As the days grow shorter, there is trepidation among older people what the presence of Covid-19 will mean for them this winter.
Our Social Affairs and Religion Correspondent Ailbhe Conneely got the views of a Co Wexford retirement group.
The Piercestown/Murrintown Active Retirement Group, which has 40 members, is not very active at the moment.
Weekly meetings ended in February, which according to the group's secretary Ann Rocheford, had a big impact on members, particularly on those who live alone.
"Most of the people in our group live alone so for them it's total alienation from everything", she says.
When restrictions lifted during the summer, the group met for a socially distanced barbeque at the community centre in Piercestown in July.
It has been the only gathering they have had since February.
"We meet at mass now, or the shops or whatever", says Ann, "you're afraid to go to people's homes".
The fear of mixing with others is a worry for members.
Mary Redmond is younger than 70, but limits her social contacts.
"There are about four or five of us that meet up and I've a friend that I go visit, but that's it."
Piercestown/Murrintown is a rural area so the wider community has kept a close eye on older members.
Despite that, loneliness is evident.
Emma Sane is grateful she can drive, but she is lonely and fearful since her husband died.
The prospect of restrictions tightening this winter worries her.
"Cocooning the last time was terrible especially for the old people. It was really hard for them and I think it's what has made old people afraid", she says.
The organisation ALONE has called for solidarity between young people and older people this winter - similar to the solidarity shown when the virus was at its height six months ago.
Emma is sceptical. "I really do think the older people have suffered more than anyone else.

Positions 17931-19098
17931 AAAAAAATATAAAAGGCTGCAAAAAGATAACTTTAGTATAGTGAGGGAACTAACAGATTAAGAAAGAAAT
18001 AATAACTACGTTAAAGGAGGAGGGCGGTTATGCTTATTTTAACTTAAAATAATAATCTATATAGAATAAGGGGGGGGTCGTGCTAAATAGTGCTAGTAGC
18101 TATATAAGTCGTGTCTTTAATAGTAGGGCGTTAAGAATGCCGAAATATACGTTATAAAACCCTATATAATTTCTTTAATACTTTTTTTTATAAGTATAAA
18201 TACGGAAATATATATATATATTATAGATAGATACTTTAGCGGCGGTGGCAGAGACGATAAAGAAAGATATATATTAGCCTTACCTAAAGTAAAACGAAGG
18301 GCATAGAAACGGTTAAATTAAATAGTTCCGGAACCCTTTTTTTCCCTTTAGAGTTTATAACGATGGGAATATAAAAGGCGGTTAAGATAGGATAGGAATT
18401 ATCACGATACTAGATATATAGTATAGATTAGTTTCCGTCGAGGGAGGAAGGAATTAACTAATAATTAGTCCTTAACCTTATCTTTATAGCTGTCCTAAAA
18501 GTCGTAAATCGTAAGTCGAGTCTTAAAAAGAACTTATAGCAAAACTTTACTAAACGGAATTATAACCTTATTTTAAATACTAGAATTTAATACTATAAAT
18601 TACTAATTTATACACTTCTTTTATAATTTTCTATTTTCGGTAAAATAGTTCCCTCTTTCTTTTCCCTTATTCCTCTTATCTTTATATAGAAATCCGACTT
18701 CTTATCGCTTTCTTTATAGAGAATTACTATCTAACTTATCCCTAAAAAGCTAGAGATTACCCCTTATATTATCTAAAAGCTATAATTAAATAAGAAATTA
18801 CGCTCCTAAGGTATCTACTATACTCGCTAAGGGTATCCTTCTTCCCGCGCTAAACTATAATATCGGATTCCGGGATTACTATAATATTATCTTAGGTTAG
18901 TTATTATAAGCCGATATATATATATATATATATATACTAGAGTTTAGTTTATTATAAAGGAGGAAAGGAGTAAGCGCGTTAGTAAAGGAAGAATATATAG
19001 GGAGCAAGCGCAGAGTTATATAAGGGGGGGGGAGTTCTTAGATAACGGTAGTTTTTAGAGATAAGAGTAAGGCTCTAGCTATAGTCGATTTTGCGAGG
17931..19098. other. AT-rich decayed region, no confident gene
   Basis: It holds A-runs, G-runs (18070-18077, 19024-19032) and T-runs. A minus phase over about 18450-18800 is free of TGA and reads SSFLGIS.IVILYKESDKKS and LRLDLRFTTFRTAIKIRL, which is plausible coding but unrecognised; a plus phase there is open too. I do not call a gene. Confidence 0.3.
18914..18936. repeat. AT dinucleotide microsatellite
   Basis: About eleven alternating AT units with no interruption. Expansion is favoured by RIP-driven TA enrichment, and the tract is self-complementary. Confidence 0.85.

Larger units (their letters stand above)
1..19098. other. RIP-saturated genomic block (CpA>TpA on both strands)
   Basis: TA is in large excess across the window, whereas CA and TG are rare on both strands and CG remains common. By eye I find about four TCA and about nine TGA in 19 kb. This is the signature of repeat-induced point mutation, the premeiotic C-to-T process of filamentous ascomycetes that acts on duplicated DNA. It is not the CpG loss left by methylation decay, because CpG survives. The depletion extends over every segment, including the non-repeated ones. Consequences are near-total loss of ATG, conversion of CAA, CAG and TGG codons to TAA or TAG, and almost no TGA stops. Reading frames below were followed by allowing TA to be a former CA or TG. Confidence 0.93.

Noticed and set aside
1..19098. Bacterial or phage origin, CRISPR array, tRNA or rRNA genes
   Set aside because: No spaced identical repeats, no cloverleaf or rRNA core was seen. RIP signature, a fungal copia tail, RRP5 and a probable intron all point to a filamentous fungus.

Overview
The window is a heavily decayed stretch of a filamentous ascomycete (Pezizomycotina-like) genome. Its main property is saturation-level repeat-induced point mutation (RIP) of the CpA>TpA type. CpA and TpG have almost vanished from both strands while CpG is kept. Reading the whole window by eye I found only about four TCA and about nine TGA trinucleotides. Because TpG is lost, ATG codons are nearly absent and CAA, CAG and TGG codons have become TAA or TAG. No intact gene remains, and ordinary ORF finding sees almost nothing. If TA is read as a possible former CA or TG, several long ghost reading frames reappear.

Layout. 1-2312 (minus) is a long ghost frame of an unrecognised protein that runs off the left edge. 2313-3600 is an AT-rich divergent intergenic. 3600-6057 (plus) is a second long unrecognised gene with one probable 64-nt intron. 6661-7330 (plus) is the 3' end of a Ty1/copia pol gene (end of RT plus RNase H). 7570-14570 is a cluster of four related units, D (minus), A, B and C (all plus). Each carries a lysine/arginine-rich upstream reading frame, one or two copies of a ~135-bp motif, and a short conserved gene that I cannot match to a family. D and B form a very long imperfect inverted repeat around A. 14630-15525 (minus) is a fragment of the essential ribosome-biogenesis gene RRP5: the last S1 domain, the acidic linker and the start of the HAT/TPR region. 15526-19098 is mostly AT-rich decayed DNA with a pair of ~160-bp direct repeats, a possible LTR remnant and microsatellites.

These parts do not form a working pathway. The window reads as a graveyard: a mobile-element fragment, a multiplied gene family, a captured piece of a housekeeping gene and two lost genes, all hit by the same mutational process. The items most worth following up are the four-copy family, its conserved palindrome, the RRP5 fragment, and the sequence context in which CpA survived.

"Our generation and the one before us got it hard; but the younger generation coming up don't know what hit them. So, we're kind of able to cope, but the young people are not able to do what they were told", she says.
ALONE's chief executive acknowledges that it has been a particularly tough year for older people.
"Cocooning came along … then the constant messages that 'your vulnerable'," says Seán Moynihan.
"Lots of older people have been running businesses, volunteering, running marathons and have been at the heart of communities for so long and all of a sudden their lives have been marginalised."
Mr Moynihan says there is fear and anxiety, but he says older people are best placed to make decisions about what is right and important for them.
No one could accuse Annie Culleton of being anxious or afraid.
She is the oldest member of the Piercestown/Murrintown Active Retirement Group and turned 90 recently.
What did she do for her birthday?
"I don't think it's what I did, it's what everyone else did - it went on and on and on for about 10 days."
She is quite sanguine about the presence of Covid-19.
"It's like everything else, accept what is there and hope for the best and not the worst," she says.